ctions in broad daylight. This can be alleviated by orienting the unit downwards to avoid the reflection form the windshield.
Heads Up: Display It would be nice if the names of the next (few?) crossing street was displayed somewhere.
Touch screen: PDAs screens are not always accurate when using the fingers and I think that critical User Interface components like the OK button should not be placed in a corner of the screen as it is hard to click there.
Mounting System: The mounting system worked very well. I’ve had another suction mount that fell over while I was driving before and it’s quite… surprising to say the least. This one stayed on solidly. However, the design is far from appealing. I would strongly recommend to use a mount with a holster-style design that will be much more discrete and would allow for an easier extraction of the device.
Scrolling: Video games have had smooth scrolling for the longest time, so I think that any user would be glad to enjoy smooth scrolling and rotations while driving.
The Pharos GPS 525 is a very nice and compact unit that will prove very efficient in or out of the car as it would be a great GPS device to take for a camping trip (along with a solar charger). In the car, it covers the basic very well: one-button start, easy to use, fast satellite fix and nation-wide maps. I’ve said it before: I really like the Ostia Software that I have been using for many years now. If you can get past the small screen, the Pharos 525 GPS is a great all-in-one navigation system that I have no problem recommending. Don’t forget that it is also a real PDA with WIFI, Bluetooth and Windows Mobile 5.0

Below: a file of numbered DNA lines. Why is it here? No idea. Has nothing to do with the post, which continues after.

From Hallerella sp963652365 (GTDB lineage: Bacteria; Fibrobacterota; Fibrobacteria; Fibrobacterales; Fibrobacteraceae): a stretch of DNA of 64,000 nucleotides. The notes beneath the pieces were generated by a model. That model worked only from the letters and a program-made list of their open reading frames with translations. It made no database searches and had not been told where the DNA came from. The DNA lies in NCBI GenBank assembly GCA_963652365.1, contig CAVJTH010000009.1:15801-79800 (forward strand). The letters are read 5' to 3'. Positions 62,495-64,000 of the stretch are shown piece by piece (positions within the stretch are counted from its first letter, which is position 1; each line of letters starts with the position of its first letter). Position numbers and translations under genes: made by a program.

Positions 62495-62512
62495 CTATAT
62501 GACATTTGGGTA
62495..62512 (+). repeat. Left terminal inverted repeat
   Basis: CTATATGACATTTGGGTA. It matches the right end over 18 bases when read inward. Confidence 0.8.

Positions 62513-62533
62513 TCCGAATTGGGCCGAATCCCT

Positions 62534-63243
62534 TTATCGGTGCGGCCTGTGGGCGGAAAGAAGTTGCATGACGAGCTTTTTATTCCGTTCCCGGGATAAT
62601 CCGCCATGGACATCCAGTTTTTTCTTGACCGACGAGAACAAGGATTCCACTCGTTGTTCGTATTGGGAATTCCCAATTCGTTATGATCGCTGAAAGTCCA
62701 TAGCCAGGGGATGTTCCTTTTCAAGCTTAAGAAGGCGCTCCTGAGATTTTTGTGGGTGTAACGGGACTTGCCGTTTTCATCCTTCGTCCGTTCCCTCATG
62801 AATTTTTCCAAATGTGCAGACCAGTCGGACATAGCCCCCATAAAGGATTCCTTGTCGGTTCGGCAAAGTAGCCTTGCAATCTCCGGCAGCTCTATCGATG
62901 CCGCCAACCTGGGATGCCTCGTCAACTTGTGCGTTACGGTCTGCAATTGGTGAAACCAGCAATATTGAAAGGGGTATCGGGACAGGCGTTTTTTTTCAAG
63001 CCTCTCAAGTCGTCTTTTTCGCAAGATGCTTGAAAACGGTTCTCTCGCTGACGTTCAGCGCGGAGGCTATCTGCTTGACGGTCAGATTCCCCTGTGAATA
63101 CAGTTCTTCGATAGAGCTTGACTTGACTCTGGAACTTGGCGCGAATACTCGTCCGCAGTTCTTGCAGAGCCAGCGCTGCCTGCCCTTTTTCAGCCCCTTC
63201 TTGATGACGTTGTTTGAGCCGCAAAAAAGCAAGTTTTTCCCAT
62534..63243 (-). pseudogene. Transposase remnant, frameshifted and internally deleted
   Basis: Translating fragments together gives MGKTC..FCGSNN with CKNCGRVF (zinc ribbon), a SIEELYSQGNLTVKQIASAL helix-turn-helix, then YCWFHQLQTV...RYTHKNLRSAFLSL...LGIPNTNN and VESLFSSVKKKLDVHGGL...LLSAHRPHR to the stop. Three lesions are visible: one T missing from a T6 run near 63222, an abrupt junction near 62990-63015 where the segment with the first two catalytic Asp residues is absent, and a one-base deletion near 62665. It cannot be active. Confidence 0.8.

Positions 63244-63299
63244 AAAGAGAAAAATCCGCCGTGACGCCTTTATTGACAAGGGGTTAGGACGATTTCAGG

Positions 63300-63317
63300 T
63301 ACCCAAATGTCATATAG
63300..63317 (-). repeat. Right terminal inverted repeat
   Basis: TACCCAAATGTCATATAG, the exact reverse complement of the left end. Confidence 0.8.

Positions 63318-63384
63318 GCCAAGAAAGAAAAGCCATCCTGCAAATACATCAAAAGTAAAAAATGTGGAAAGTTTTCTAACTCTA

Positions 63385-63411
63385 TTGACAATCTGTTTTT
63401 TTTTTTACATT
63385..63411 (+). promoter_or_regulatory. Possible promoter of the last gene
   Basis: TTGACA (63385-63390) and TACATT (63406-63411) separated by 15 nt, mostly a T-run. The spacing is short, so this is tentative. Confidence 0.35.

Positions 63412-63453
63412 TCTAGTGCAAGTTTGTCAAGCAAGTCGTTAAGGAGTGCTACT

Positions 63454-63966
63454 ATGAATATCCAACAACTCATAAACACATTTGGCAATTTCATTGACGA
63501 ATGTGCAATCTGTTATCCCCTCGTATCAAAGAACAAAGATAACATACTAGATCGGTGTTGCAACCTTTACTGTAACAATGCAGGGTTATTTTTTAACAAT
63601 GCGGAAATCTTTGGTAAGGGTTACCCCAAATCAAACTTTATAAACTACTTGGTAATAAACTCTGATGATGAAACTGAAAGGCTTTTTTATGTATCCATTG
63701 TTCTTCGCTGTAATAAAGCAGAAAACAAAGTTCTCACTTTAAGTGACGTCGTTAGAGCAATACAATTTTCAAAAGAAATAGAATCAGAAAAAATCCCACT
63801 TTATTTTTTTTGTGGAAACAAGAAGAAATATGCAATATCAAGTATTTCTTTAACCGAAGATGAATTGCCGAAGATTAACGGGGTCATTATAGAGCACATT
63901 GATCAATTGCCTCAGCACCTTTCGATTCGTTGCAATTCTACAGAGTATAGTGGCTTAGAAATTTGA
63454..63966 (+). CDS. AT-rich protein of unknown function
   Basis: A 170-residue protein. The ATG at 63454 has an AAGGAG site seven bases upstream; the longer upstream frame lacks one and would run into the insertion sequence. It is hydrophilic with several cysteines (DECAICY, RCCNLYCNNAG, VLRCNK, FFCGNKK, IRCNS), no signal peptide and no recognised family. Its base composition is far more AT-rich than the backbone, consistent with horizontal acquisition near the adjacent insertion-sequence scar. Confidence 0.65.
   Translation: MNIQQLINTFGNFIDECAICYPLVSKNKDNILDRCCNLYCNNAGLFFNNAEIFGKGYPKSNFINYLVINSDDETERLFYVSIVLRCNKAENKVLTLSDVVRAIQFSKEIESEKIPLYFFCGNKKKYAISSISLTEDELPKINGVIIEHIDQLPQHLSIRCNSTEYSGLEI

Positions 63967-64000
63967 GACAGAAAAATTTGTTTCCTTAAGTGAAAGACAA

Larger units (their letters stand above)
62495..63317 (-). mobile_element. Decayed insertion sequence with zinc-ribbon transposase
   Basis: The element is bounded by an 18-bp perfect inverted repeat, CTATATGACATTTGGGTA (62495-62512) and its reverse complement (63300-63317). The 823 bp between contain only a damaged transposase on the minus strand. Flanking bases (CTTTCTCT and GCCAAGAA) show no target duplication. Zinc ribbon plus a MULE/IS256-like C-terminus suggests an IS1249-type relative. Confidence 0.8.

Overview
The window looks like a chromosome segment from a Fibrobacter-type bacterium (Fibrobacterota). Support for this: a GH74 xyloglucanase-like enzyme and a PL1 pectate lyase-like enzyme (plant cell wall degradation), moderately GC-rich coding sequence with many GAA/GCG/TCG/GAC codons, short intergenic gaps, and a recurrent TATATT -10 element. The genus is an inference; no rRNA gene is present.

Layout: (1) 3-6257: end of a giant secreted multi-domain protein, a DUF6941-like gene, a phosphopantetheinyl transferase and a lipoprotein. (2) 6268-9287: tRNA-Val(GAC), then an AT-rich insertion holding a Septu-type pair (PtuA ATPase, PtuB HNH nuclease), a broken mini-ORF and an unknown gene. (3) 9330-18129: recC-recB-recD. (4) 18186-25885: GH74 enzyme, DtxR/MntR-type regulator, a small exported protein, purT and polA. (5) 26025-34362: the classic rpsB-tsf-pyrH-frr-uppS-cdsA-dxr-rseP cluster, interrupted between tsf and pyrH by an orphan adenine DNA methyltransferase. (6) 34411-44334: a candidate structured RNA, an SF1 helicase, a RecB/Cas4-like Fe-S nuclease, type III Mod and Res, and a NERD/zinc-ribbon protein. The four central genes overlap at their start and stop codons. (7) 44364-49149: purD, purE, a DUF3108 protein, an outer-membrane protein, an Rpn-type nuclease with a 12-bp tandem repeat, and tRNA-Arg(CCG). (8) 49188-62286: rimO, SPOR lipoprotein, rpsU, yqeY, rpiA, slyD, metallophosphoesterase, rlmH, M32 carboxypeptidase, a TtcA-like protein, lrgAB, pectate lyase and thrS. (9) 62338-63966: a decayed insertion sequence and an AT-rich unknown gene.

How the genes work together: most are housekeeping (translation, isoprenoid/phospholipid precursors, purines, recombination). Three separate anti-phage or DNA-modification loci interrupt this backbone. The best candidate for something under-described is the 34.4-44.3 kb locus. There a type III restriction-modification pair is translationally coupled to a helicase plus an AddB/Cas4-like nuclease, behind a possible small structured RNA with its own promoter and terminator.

What’s in the Box?
Pharos Traveler GPS 525 device
AC Adapter Battery
Windshield bracket mount
User manual and
Quick Start Guide
Getting started CD
Leather carrying case
USB SD Card Reader
512MB SD card with preloaded maps
Maps of entire U.S. on CD
• Microsoft® Windows Mobile™ version 5.0 software
• Pocket versions of Microsoft software are included (Outlook, Word, Excel, Windows Media Player and Internet Explorer for Pocket PC)
• SiRFstarIII GPS receiver
• Processor: SC32442X 300 MHz processor
• Memory: 64MB RAM/128MB ROM
• Dimensions: 109.7mm (L) x 59.4mm (W) x 17.6mm (T)
• Resolution: 240 x 320 with 65,536 colors
• Expansion: SDIO expansion slot
• Bluetooth version 1.2 802.11b with 64-128 bit WEP standard data encryption